Laureate Malala Yousafzai displays her medal during the awarding ceremony of the 2014 Nobel Peace Prize at Oslo City Hall, Norway. Photograph: Cornelius Poppe/EPA
The two great engines of progress for women’s rights are birth control and the education of girls. At the age of just 15, Malala became a symbol of the struggle to achieve the second of these goals when she was shot in the head by Taliban fighters in the Swat valley. Her survival inspired hope for the future – not just in Pakistan, but across the world. Last year, she travelled to Nigeria to put pressure on President Goodluck Jonathan to “bring back our girls” abducted by Boko Haram. Now taking her GCSEs in Britain, Malala has dealt with her sudden fame with wisdom far beyond her years.
Angelina Jolie
Angelina Jolie shares a laugh with Bosnian woman Babic Lena.
Angelina Jolie shares a laugh with Bosnian woman Babic Lena. Photograph: Aziz/UNHCR
In the past five years, the film star has shugged off lurid headlines about her relationship with Brad Pitt to become an eloquent advocate of better treatment and support for victims of rape in war zones. Last year’s UN summit in London heard from grassroots activists around the world and was attended by then foreign secretary William Hague. Sexual violence as a weapon of war is one of the world’s most persistent human rights abuses : it is estimated that 12% of women in the Democratic Republic of Congo are rape survivors, and the crime affects thousands of men and children too. Brava, Angelina, for putting it on the international agenda.
Mary Beard
Mary Beard at The Sheldonian Theatre, Oxford.
Mary Beard at The Sheldonian Theatre, Oxford. Photograph: Geoffrey Swaine/REX
Any young woman having a hard time at school or university should ask herself: “What would Mary Beard do?” The answer is usually: read another book, don’t worry about what your hair looks like, and take no crap from anybody. The Cambridge professor of classics memorably stood up to internet trolls by refusing to be ashamed when they made lewd jokes about her age and her body. She has recently opposed the trend among university societies for censoring feminists who have the “wrong” opinions on sex-work and gender. Just as importantly, Professor Beard makes it cool to be clever.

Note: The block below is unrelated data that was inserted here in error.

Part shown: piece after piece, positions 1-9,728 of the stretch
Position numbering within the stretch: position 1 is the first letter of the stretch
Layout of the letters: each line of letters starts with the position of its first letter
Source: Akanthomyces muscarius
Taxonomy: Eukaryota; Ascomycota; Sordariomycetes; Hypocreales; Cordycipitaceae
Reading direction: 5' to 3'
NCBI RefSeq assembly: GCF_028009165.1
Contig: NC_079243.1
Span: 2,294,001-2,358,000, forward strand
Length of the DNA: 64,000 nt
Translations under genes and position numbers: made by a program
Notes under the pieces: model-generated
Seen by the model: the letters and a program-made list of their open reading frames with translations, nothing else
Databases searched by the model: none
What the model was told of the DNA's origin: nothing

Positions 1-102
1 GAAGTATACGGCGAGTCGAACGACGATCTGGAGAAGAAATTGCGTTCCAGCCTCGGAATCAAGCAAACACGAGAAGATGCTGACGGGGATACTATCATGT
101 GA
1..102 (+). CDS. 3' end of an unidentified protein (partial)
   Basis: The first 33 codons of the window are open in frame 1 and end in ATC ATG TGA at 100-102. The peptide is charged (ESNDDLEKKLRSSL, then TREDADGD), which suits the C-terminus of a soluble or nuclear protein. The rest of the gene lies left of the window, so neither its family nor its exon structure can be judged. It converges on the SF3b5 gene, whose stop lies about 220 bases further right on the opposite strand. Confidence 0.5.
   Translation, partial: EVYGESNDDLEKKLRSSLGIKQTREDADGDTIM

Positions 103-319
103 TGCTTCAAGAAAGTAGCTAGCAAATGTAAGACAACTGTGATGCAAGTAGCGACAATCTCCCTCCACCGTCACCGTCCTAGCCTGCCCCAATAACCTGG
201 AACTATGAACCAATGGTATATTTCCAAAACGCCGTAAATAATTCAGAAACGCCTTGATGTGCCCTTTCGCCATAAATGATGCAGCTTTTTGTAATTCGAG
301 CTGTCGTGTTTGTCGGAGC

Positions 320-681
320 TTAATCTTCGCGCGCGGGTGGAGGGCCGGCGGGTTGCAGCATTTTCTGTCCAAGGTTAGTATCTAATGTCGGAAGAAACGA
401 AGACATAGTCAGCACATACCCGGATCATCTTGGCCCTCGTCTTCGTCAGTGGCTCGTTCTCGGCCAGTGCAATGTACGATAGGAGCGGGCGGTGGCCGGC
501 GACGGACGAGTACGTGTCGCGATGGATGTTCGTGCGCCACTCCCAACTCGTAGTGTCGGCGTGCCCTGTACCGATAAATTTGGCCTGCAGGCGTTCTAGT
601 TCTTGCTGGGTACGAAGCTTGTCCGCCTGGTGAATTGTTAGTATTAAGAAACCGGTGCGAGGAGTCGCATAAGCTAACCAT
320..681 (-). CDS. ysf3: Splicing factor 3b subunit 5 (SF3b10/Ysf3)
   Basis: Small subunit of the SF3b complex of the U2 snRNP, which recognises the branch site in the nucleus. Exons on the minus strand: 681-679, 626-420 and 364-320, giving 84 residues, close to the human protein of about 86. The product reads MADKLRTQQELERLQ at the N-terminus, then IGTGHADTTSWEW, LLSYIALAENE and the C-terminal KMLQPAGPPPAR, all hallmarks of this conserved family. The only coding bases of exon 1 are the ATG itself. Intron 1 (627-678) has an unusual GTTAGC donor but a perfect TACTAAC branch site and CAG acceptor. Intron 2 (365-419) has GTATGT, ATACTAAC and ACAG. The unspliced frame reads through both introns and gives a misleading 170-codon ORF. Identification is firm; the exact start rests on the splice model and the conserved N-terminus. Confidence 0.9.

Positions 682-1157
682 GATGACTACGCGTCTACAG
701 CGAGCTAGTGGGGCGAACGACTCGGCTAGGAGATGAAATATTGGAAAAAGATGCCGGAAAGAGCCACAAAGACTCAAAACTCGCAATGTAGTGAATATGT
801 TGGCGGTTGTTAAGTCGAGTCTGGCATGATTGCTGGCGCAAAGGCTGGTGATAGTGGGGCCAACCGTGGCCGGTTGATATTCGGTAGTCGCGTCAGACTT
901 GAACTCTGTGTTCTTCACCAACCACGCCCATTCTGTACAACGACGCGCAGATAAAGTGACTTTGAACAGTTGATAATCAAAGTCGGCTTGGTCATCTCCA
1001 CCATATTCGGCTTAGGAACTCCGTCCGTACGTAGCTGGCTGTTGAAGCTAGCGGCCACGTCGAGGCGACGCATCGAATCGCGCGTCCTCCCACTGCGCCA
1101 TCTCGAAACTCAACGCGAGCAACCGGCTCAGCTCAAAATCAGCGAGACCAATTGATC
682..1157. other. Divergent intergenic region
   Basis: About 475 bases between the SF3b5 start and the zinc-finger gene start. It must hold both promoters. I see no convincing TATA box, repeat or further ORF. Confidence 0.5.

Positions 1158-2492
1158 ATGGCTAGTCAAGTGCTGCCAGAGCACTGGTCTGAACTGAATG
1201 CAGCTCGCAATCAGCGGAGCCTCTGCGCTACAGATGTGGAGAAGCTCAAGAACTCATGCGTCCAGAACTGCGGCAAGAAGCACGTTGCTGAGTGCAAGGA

Virginia Woolf
Virginia Woolf photographed in the 1930s..
Virginia Woolf photographed in the 1930s.. Photograph: The Granger Collection / TopFoto
“Chloe liked Olivia” was Virginia Woolf’s nomination for the most startling sentence she had ever read. In her essay A Room Of One’s Own, Woolf attempted to reclaim English literature from its relentless focus on men’s lives, and she explored the material conditions that make it harder for women to be creative. The book was written in 1929, but it is just as relevant today, when women wrote 11% of the 250 top‑grossing films of 2014, and the latest VIDA (Women in Literary Arts) count found that three-quarters of the authors and reviewers in journals such as the New York Review of Books and the LRB were men.
Sir Patrick Stewart
Patrick Stewart in 2011.
Patrick Stewart in 2011. Photograph: Linda Nylind for the Observer
Yes, Star Trek’s Captain Picard. In 2009, Stewart revealed that he had grown up in a household scarred by his father’s violence against his mother, Gladys. The police refused to help the family, telling Gladys: “Mrs Stewart, it takes two to make a fight.” Her son disagreed: “Violence is a choice a man makes and he alone is responsible for it.” At a time when funding cuts are hurting the women’s sector and specialist provision is being cut, the actor and activist offers a simple, heartfelt message: no woman should die, and no child should live in fear, because they cannot escape a violent man.

¿Una salida por la vía del enemigo común no es prolongar el pensamiento paranoico conservador? El respetable intelectual Amos Oz opina en LA Times

Amos Oz: "Alas, last summer we experienced the meaning of 'conflict management.' It sentences us to the next Lebanon war, and the one to follow; to the next Gaza war, and the many to follow; as well as to a third, fourth and fifth Intifada in Jerusalem and the West Bank, all spilling over to our streets. The resulting collapse of the Palestinian Authority would mean the emergence of Hamas or a more extreme successor, with untold casualties on both sides. That is what 'conflict management' is all about."